Completeness means that all the information that is necessary

for faithful representation is provided.
Second Level: Qualitative Characteristics

Fundamental QualityFaithful Representation

Neutrality means that a company cannot select information to

favor one set of interested parties over another.
Second Level: Qualitative Characteristics

Fundamental QualityFaithful Representation

An information item that is free from error will be a more

accurate (faithful) representation of a financial item.
Second Level: Qualitative Characteristics

Enhancing Qualities

Information that is measured and reported in a similar manner

for different companies is considered comparable.
Second Level: Qualitative Characteristics

Enhancing Qualities

Verifiability occurs when independent measurers, using the

same methods, obtain similar results.
Second Level: Qualitative Characteristics

Enhancing Qualities

Timeliness means having information available to decision-

makers before it loses its capacity to influence decisions.
Second Level: Qualitative Characteristics

Enhancing Qualities

Understandability is the quality of information that lets

reasonably informed users see its significance.
Second Level: Basic Elements

Concepts Statement No. 6 defines ten interrelated

elements that relate to measuring the performance and
financial status of a business enterprise.

Moment in Time Period of Time

Assets Investment by owners
Liabilities Distribution to owners
Equity Comprehensive income
Third Level: Basic Assumptions

Economic Entity company keeps its activity separate from

its owners and other businesses.

Going Concern - company to last long enough to fulfill

objectives and commitments.

Monetary Unit - money is the common denominator.

Periodicity - company can divide its economic activities into

time periods.
Third Level: Basic Principles

Measurement Principle The most commonly used

measurements are based on historical cost and fair value.
Historical cost provides a reliable benchmark for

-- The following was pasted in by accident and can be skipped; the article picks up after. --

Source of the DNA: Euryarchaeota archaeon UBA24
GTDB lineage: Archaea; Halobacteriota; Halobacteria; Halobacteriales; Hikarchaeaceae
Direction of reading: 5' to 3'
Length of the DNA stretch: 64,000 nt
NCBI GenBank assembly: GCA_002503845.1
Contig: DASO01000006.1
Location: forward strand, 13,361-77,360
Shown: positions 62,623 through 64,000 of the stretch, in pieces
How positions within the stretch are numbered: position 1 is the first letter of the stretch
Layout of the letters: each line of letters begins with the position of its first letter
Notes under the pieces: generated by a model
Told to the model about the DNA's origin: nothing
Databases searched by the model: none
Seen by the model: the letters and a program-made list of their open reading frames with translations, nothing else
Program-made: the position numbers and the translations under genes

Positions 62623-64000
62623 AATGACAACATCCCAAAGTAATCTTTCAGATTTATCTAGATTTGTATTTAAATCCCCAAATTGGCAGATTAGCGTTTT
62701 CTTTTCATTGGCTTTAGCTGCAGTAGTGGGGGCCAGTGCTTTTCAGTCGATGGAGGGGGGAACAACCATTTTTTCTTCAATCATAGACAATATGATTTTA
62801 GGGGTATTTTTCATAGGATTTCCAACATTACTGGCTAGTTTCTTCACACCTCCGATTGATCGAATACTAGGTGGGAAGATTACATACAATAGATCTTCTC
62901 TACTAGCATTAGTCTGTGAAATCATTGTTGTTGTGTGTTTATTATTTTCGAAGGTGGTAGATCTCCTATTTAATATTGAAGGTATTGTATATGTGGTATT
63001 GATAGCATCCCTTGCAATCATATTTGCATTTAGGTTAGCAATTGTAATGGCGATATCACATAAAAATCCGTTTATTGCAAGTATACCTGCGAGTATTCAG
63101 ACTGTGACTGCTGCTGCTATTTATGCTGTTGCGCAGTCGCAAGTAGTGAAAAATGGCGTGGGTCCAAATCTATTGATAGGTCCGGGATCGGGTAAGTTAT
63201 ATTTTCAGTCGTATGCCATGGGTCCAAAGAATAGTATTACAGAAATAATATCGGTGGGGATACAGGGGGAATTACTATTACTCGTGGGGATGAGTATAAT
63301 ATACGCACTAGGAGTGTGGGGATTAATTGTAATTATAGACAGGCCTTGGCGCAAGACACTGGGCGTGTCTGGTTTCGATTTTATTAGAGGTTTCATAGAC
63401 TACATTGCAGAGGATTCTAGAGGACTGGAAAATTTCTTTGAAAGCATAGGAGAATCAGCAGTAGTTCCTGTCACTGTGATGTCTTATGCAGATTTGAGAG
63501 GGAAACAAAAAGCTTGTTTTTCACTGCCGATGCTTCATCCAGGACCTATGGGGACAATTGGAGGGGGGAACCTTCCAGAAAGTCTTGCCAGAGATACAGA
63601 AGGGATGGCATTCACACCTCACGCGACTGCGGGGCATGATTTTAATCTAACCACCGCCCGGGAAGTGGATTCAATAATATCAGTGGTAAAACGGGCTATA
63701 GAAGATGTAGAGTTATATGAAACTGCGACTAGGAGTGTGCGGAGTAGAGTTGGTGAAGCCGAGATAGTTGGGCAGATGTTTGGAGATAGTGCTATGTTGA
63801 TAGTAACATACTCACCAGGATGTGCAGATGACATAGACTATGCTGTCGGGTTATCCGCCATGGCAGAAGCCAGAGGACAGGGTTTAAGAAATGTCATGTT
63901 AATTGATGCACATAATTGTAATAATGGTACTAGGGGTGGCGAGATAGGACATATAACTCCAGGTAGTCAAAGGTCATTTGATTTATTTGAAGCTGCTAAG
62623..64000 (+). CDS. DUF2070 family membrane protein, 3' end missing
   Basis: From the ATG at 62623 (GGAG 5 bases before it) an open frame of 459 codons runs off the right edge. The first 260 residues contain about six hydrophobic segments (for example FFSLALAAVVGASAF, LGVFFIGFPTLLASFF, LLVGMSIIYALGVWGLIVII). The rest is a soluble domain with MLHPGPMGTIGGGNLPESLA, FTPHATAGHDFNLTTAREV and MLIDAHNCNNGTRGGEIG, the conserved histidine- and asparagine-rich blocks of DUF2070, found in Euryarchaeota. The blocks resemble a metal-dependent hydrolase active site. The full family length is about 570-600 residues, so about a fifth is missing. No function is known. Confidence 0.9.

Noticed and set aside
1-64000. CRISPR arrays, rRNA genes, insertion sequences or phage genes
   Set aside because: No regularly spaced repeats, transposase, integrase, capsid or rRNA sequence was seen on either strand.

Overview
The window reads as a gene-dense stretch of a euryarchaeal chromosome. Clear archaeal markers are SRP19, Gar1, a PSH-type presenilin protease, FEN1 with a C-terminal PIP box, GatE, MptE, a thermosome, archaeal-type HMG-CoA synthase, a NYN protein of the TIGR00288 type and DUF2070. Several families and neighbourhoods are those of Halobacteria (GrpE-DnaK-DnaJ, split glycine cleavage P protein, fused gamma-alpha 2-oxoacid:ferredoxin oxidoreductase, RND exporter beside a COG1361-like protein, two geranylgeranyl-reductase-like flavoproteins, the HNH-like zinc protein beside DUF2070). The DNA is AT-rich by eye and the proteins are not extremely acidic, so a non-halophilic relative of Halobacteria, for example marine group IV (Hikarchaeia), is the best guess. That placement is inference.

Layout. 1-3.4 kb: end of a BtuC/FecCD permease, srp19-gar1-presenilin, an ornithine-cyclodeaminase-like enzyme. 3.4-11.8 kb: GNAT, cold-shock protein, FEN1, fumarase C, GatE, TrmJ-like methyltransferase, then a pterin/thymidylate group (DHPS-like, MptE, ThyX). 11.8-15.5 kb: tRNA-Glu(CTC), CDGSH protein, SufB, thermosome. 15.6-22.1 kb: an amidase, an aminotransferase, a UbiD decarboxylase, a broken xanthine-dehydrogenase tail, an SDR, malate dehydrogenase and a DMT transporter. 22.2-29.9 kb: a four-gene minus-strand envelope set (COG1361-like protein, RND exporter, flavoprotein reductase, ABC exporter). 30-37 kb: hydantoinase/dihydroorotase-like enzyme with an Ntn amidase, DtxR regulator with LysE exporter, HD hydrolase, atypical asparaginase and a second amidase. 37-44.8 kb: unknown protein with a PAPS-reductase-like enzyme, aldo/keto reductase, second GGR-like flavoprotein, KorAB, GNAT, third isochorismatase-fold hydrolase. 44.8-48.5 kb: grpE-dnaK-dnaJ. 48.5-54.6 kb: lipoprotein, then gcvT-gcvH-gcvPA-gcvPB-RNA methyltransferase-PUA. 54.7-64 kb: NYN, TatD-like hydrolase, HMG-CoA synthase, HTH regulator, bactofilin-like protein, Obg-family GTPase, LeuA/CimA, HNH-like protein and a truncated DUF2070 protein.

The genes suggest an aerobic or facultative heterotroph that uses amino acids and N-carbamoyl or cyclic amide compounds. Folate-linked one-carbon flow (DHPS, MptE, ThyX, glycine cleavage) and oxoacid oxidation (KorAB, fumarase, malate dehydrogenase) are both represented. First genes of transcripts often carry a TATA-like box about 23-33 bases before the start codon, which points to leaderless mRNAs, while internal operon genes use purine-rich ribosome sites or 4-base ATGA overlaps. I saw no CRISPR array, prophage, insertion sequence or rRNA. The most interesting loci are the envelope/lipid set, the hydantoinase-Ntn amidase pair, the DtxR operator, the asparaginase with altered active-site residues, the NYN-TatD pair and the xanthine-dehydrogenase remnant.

measuring historical trends.
Fair value information may be more useful.
Recently the FASB has taken the step of giving
companies the option to use fair value as the basis for
measurement of financial assets and financial liabilities.
Reporting of fair value information is increasing.
Third Level: Basic Principles

Revenue Recognition - generally occurs (1) when realized

or realizable and (2) when earned.
Exceptions: Illustration 2-5
Timing of Revenue Recognition
Third Level: Basic Principles

Expense Recognition - Let the expense follow the

Illustration 2-6
Expense Recognition
Third Level: Basic Principles

Full Disclosure providing information that is of sufficient

importance to influence the judgment and decisions of an
informed user.

Provided through:

Financial Statements

Notes to the Financial Statements

Supplementary information
Third Level: Constraints

Cost Constraint cost of providing information must be

weighed against the benefits that can be derived from using it.

Industry Practice - the peculiar nature of some industries

and business concerns sometimes requires departure from
basic accounting theory.
Concepts - 30


A = L + OE
(Assets) (Liabilities) (Owners Equity)
Concepts - 31



Assets = Liabilities + Stockholders Equity

Contributed Retained
Par Excess
Value Over
Net Income (+)
Net loss (-) Dividends (-)

Revenues & Gains (+) Expenses & Losses (-)

Concepts - 32

End of Discussion of Concepts